The other day, one of my daughters came to me with a dilemma. For about six months now, she has been learning to play an instrument. Her dad and I have been so proud of her diligence because she has been regularly practicing and increasingly getting better at it.
Her dilemma was this . . . she was feeling a bit upset because one of her other siblings, was now taking an interest and was wanting to play the same instrument as her. She explained to me that she finally had a skill of her own, and wanted to be the only one playing this particular instrument.
My heart went out to her and I thought this a good opportunity to share a bit with her on the nature of competition. It seems we are all hard-wired to have a competitive spirit (some more so than others).
There seems to be this inborn competitive nature we are born with and for some reason or another this competitive nature really seems to manifest itself among siblings, especially same-sex siblings.
When I think of the nature of competition, I always think of the story in the gospels where the disciples were arguing among themselves, “Who would be the greatest in the kingdom.” Here Jesus was predicting his death, and his closest earthly allies were arguing who was the greatest among them (so like our sin nature).
In Luke 9:47-48, Jesus responds this way: Jesus, knowing their thoughts, took a little child and had him stand beside him. Then he said to them,”Whoever welcomes this little child in my name welcomes me; and whoever welcomes me welcomes the one who sent me. For it is the one who is least among you all who is the greatest.”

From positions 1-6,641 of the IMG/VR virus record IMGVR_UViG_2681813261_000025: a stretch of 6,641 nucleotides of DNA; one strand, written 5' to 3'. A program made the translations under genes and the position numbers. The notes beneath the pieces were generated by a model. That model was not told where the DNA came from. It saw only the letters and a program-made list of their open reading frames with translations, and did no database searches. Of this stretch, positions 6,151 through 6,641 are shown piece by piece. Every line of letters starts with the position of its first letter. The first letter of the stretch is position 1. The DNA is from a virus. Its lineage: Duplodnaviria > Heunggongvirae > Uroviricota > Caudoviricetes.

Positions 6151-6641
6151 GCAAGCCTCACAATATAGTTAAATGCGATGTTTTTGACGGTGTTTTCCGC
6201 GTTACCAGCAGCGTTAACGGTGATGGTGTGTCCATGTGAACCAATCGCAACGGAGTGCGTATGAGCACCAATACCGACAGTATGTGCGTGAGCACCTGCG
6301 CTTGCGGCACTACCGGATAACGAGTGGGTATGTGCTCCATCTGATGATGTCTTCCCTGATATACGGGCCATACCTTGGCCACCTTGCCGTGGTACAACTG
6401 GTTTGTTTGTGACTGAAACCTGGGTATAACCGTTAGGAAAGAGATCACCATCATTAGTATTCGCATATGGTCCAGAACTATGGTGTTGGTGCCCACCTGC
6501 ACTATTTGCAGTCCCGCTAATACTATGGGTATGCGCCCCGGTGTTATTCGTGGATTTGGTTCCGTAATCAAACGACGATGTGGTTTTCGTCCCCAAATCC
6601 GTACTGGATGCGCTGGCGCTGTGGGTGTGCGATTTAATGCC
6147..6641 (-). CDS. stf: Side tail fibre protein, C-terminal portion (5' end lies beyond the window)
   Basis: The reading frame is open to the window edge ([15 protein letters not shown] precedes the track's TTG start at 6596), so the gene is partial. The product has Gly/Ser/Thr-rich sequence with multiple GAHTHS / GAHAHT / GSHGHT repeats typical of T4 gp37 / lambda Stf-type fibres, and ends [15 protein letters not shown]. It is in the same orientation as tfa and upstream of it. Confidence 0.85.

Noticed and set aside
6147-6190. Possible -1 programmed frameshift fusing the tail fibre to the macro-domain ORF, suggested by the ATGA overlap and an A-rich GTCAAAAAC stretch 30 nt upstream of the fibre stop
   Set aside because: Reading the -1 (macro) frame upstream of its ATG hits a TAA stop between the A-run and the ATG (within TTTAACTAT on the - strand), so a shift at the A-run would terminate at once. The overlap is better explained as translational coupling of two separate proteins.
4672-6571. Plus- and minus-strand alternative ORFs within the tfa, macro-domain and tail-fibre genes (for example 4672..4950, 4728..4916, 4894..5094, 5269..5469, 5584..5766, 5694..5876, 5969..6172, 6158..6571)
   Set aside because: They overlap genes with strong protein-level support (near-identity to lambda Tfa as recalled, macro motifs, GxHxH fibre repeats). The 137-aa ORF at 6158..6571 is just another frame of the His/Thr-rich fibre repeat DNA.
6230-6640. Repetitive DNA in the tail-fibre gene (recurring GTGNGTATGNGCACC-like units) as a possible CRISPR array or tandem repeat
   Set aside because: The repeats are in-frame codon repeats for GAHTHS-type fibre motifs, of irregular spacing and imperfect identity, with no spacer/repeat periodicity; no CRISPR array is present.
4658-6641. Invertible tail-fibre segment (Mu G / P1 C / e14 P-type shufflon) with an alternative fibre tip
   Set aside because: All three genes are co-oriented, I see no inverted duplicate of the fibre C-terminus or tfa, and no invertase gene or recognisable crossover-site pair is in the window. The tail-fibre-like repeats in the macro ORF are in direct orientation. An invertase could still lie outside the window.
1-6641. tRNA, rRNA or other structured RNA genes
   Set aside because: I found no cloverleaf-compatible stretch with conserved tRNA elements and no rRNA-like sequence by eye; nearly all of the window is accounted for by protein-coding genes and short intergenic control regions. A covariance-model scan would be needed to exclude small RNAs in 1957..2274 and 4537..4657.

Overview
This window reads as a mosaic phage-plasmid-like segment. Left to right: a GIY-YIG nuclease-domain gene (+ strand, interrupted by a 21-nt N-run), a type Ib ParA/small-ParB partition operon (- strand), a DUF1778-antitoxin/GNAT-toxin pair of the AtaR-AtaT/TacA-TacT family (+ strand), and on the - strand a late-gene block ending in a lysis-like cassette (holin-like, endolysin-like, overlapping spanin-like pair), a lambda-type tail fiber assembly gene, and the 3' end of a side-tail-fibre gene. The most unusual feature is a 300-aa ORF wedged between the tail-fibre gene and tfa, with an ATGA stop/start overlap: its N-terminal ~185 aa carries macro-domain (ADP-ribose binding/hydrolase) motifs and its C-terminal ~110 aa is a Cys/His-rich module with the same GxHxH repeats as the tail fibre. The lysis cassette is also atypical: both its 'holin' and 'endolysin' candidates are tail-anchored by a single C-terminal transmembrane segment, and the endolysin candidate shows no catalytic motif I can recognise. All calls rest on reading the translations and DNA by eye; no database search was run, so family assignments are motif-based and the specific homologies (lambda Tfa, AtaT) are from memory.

God’s kingdom is so upside down from the world’s system. God basically says, humble yourselves like this little child. He also says that the least among you will be the greatest.
When it comes to sports, competition is great. It teaches you to be a team player and there is value in that, but when we compete against one another for selfish reasons, superiority and rivalry, competition can be costly and is sinful.
Sin focuses on the big “I” (which means me, myself and I) whereas to be kingdom minded and to think like Jesus does, we need to be “others focused.” It’s trying to see things from God’s perspective and doing whatever is best to build God’s kingdom. As believers, this is the battle we all fight daily.
I assured my daughter that God would reward all of her practice and diligence and that she was already inspiring her sister, which is why her sister was now wanting to play in the first place. I then asked my daughter how she thought Jesus would act in this situation. My daughter hugged me and then went straight to her sister and proceeded to help her sister with the instrument.
I’m so thankful for the power God’s Word has on hearts and minds. Lord help us to me more like you. Help us to humble ourselves and to be other minded and to seek to live as you did. Thank you for who you are and for all that you do for us. Thank you for sending Jesus to die for us, help us to daily die to self, so that we can live for you. To you be the glory both now and forever. AMEN
Do nothing out of selfish ambition or vain conceit. Rather, in humility value others above yourselves, not looking to your own interests but each of you to the interests of the others. Philippians 2:3-4
For all those who exalt themselves will be humbled, and those who humble themselves will be exalted. Luke 14:11